How does the US wireless broadband landscape affect new products like Google Glasses?
July 8, 2012 4:43 AM   Subscribe

How does the US wireless broadband landscape affect new products like Google Glasses?

The buzz surrounding Google Glasses has been building some time and will certainly get much bigger. I recently read this article that described how cell phone carriers "dumb down" smartphones. The rationale presented is that carriers want to promote their own services (for instance Verizon removing Google Wallet from their phones so they can implement their own type of payment system). Another rationale is that if carriers offer the latest, full featured smartphones, they will need to reduce their data plan prices to compete with each other.

How does this affect Google Glasses? Will they likely be exclusive to one carrier like the first iphone or is it possible that Google will sell this product as carrier-independent or unlocked? Is this an accurate assessment in this article? The big carriers (Verizon, AT&T, Sprint, and T-mobile) are always promoting their network coverage or network speed, but are they really removing features from smartphones so they aren't competing with each other for plan price? How do the smaller carriers (Boost, Cricket, Virgin) fit into this? Finally, is the situation different in the rest of the world?
posted by jwwarren to Computers & Internet (3 answers total) 2 users marked this as a favorite
To re-paraphrase John Maynard Keynes, U.S. wireless carriers can remain irrational a lot longer than you and I can remain patient. Since there's no mandate to use a common wireless standard like in Europe and much of the world, you're almost guaranteed to see games played with carrier exclusivity. In Europe, almost all phones are unlocked, so they cost more up front, but obviously rates are a lot lower. What sometimes happens, like with the iPhone, is that you'll get a device manufacturer to still give an exclusive to a carrier, but in that case regulators broke the exclusivity. I don't know enough to say whether Google Glasses would be carrier-exclusive at first, though Google is clearly pushing in that direction harder than Apple.

As for adding carrier bloatware or removing features, it seems incredible to me that something like Google Glasses would be crippled or loaded up with bloatware, but look at the ongoing problems today with carriers doing just that.

The U.S. prepaid carriers will get devices a year or more after release, like always. Virgin Mobile, especially, will lag because you can't activate any device on their network except a VM-specific device, not even Sprint which is the network VM runs on! If that isn't anti-competitive, I don't know what is.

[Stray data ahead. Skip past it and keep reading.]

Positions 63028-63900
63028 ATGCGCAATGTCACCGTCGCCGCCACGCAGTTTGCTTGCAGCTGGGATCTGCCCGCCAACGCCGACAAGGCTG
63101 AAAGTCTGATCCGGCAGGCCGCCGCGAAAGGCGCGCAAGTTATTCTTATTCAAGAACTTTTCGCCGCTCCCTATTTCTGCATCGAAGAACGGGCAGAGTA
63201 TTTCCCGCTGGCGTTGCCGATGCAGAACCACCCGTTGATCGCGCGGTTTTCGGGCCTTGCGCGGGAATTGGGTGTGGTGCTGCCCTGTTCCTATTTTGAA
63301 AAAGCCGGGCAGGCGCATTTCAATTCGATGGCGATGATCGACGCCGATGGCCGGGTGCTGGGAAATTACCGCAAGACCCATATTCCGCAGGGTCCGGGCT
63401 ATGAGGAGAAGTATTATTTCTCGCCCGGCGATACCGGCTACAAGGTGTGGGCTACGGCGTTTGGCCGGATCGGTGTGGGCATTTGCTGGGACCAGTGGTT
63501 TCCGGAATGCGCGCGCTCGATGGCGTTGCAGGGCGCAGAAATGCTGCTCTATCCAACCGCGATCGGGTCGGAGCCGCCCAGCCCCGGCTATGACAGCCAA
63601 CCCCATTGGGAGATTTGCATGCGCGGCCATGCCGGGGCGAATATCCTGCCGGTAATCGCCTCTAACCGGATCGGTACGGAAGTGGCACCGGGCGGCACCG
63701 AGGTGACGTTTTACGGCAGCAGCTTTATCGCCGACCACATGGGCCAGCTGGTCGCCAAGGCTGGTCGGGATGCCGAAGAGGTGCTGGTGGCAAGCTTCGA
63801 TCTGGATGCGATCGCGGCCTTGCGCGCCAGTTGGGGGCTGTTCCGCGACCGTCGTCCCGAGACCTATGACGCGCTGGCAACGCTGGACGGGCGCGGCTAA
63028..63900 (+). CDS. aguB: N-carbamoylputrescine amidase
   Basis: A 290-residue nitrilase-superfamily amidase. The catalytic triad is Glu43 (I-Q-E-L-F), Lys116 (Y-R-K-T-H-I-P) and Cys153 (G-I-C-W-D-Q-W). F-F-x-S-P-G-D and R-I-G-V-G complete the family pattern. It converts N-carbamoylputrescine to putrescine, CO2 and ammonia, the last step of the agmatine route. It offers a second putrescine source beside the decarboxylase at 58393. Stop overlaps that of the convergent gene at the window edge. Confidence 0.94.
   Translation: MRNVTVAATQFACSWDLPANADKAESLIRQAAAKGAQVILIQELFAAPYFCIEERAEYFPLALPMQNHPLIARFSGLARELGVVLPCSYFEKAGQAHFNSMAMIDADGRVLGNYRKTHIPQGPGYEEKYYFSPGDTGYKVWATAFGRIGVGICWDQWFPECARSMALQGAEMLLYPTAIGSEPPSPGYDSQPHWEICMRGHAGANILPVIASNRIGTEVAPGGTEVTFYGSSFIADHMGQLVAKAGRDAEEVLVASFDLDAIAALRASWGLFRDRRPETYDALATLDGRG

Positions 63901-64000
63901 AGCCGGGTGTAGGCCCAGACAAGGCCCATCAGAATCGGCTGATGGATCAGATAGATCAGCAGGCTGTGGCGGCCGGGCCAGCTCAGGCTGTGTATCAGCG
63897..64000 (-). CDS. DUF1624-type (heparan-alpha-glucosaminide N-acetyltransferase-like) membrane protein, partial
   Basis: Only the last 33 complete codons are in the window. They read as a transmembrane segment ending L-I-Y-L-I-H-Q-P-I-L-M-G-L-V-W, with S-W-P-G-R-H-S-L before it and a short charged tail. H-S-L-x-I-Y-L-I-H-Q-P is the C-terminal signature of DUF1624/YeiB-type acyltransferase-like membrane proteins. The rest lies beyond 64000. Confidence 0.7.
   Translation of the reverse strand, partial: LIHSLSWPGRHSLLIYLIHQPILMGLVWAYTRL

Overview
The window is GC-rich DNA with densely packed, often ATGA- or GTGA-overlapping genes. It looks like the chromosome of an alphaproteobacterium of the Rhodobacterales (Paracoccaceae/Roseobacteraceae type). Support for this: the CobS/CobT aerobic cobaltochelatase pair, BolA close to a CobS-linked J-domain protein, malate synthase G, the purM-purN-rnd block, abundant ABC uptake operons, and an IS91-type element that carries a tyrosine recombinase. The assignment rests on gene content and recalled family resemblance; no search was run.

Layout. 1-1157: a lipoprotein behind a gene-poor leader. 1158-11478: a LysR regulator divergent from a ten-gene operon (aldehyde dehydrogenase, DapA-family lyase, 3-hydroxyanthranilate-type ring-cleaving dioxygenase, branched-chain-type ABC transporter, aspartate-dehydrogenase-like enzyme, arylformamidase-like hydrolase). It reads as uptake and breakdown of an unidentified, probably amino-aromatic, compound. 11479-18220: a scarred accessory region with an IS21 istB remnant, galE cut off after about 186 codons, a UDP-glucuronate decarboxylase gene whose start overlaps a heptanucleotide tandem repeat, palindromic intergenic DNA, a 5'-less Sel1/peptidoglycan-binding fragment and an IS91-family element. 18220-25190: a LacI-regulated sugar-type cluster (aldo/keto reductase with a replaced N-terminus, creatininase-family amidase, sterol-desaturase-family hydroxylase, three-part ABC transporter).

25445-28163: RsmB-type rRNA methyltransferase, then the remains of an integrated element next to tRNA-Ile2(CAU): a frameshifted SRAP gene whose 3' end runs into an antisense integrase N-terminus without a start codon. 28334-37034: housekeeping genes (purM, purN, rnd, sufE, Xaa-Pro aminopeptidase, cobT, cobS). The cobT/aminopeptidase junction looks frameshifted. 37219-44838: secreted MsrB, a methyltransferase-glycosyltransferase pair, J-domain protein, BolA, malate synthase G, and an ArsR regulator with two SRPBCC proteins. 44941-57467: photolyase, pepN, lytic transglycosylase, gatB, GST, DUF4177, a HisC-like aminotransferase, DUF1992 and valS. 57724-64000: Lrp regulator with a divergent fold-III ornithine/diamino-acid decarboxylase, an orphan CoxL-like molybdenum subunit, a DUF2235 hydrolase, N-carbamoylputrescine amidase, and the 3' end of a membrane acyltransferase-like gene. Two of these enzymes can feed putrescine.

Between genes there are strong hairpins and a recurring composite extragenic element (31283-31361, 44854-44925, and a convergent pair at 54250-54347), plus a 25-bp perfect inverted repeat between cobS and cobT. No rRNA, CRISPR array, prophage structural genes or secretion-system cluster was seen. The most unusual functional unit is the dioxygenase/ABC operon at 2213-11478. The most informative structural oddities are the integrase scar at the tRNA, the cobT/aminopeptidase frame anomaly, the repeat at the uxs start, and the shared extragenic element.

posted by wnissen at 6:55 AM on July 8, 2012

All the carriers in the US are actually moving toward a common wireless standard: LTE. It will take a few years to complete. When it is spread enough they will start shutting down their older systems. The different companies still operate at different frequencies, and, at least for now, they will insist that the phone manufacturers make sure the phones they sell for one company (say, AT&T), won't work with other companies (say, Verizon). It remains to be seen whether this artificial barrier will last.

Nevertheless, LTE is an enormous data pipe, and with the iPhone and Android, and even Microsoft, the day of proprietary phone services is pretty much gone (these phones still exist, but are now the 'cheap' phones. There are no longer any proprietary smartphones. I don't know how the phone companies could get this Genie back into the bottle).

So Google Glasses will work just fine on all the phone networks. The only thing you have to worry about is how much you are paying for data.
posted by eye of newt at 8:14 PM on July 8, 2012

My bet is that Apple will play the weaker US carriers off each other and then use that against Verizon and AT&T. I think this has allready started with the Virgin Mobile and Cricket (both are Sprint MVNOs) pre-paid iPhone plans, and will heat up further when/if t-mobile gets the iPhone in the US. When it's over, the carriers will be neutered and compliant, at least as far as Apple and Apple customers are concerned.

What Google will do, I don't know. With Android they gave the carriers back some of what Apple was taking from them, but in the long run, Google needs the carriers neutered and compliant too. I doubt they'll offer the carriers the same hand up they did before.

As for the prospects for Google Glasses, I think the carriers are not the biggest problem that "product" faces.
posted by Good Brain at 8:45 PM on July 8, 2012

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